Tākuta / Flickr

A Samoan man has been arrested in New Zealand on charges of slavery and people trafficking. While there have been a few prosecutions over the last few years for exploitation of migrant workers, an immigration official described this case as “A new low for New Zealand.”

Nightstallion / Wikimedia Commons

A long running corruption case in Papua New Guinea may have concluded this week, when all charges against the lawyer at the center of the scandal were dropped. The case also involved Prime Minister Peter O’Neill and other government officials.

Staff Sgt. Benjamin Raughton / U.S. Air Force

A C-130 named after General Douglas MacArthur carried a part of the Philippines’ history home this week. The United States returned three bells seized as war booty in 1901 in a ceremony broadcast live on Philippine television.

SKopp / Wikimedia Commons

The tiny South Pacific nation of Niue has filed suit in Stockholm, claiming that one of Sweden’s biggest internet companies took over its domain name without permission.

Phillip Capper / Flickr

The government of Vanuatu survived a motion of no confidence in parliament this week, but the vote revived some unhappy memories.

Nichollas Harrison / Wikimedia Commons

At least 24 people have been killed in one of the worst outbreaks of violence in West Papua in many years. Indonesian officials described those killed as construction workers, the rebel group that took responsibility for the attack says they were Indonesian troops disguised as civilians.

Government of Kiribati / Wikimedia Commons

Shortly after a ferry disaster cost the lives of at least 80 people in Kiribati last January, the government appointed a commission of inquiry, but the government refuses to release the commission’s report.

Dragoner JP / Wikimedia Commons

Step by step, the government of Prime Minister Shinzo Abe has been revising Japan’s post-war pacifist defense policies. The latest move involves plans to deploy an aircraft carrier for the first time since 1945.

Nightstallion / Wikimedia Commons

An annual report on the state of civic freedoms around the world has downgraded two countries in the Asia-Pacific for interference with freedom of the press. A generally upbeat assessment by the watchdog group Civitas put seven Pacific countries in the “open” category and highlighted Malaysia as a “bright spot.” China and North Korea were again listed as “closed,” while Nauru and Papua New Guinea joined Fiji as “obstructed.”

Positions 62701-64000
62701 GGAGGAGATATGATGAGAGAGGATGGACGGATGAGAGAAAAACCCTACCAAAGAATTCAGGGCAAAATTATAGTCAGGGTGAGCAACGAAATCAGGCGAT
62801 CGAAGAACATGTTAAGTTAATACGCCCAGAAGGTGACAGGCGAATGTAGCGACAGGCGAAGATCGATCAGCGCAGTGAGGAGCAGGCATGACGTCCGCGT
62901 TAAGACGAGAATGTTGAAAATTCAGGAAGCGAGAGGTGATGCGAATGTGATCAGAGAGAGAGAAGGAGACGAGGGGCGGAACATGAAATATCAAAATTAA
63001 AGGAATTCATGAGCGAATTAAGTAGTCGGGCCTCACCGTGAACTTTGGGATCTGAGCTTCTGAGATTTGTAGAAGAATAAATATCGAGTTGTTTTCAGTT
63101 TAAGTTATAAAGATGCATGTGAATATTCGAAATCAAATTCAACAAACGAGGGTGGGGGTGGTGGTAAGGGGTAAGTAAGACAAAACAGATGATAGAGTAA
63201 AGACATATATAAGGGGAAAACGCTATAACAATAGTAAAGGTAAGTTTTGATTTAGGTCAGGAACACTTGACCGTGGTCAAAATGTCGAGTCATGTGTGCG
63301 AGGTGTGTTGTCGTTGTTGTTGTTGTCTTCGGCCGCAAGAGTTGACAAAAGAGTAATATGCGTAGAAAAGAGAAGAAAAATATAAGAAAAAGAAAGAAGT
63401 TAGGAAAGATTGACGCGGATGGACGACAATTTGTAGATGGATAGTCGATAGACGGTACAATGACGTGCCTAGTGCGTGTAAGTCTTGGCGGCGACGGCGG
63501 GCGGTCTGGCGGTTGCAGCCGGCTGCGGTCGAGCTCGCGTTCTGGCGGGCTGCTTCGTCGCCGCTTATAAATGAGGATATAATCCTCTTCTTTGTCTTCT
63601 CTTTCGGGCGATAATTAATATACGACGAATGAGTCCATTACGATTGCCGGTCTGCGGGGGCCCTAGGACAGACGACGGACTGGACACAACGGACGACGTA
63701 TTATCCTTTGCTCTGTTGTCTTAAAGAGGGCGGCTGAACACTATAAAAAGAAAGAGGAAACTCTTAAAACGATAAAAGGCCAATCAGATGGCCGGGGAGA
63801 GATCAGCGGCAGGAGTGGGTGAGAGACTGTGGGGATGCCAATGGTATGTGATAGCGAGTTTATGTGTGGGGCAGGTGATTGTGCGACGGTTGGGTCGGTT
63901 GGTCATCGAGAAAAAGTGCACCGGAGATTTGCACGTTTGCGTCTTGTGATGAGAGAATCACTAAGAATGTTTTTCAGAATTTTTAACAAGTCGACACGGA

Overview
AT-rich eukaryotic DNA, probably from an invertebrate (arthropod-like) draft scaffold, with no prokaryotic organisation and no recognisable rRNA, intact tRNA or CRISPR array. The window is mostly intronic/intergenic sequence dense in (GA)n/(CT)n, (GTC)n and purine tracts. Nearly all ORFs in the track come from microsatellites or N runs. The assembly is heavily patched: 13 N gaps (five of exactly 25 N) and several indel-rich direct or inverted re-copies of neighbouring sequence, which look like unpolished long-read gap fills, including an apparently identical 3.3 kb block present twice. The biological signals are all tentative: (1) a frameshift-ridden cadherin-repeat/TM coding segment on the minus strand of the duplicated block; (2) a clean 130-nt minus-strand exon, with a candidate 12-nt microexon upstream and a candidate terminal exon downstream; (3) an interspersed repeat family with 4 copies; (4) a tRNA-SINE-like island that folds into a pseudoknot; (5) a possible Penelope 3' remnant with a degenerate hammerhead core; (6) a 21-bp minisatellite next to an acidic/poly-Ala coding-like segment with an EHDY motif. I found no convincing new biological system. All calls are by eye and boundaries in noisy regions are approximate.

MiNe / Flickr

Ruling political parties in two countries suffered serious losses in local elections in the Asia Pacific over the weekend.

MiNe / Flickr

While local politics dominated some of the races in this month’s midterm elections, most analysts looked closely at national trends, and at how the results will affect the Presidential election come 2020. That same pattern will hold for local elections this weekend in Taiwan.

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After all the votes were counted in Fiji this week, Prime Minister Frank Bainimarama was elected to a second four-year term, but his FijiFirst party barely cleared the 50 percent mark.

Gage Skidmore / Flickr

When the APEC Summit failed to agree on what’s usually a routine final statement over the weekend, much of the blame was leveled at differences between the United States and China on trade. But the two great powers were competing on many levels.

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This year’s midterm elections justified pre-poll hype as the year of the woman. A record number of female candidates have been elected to the House of Representatives and at least nine won their races for governor.

Tomoaki INABA / Flickr

Australia’s Foreign Minister Marise Payne is in Beijing on an official visit that appears to mark a thaw in relations between the Asia-Pacific powers.

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On Sunday, voters in New Caledonia rejected independence and the territory will remain part of France. At least for now. French Prime Minister Edouard Phillipe has asked leaders from the South Pacific territory to gather in Paris next month to chart the way ahead.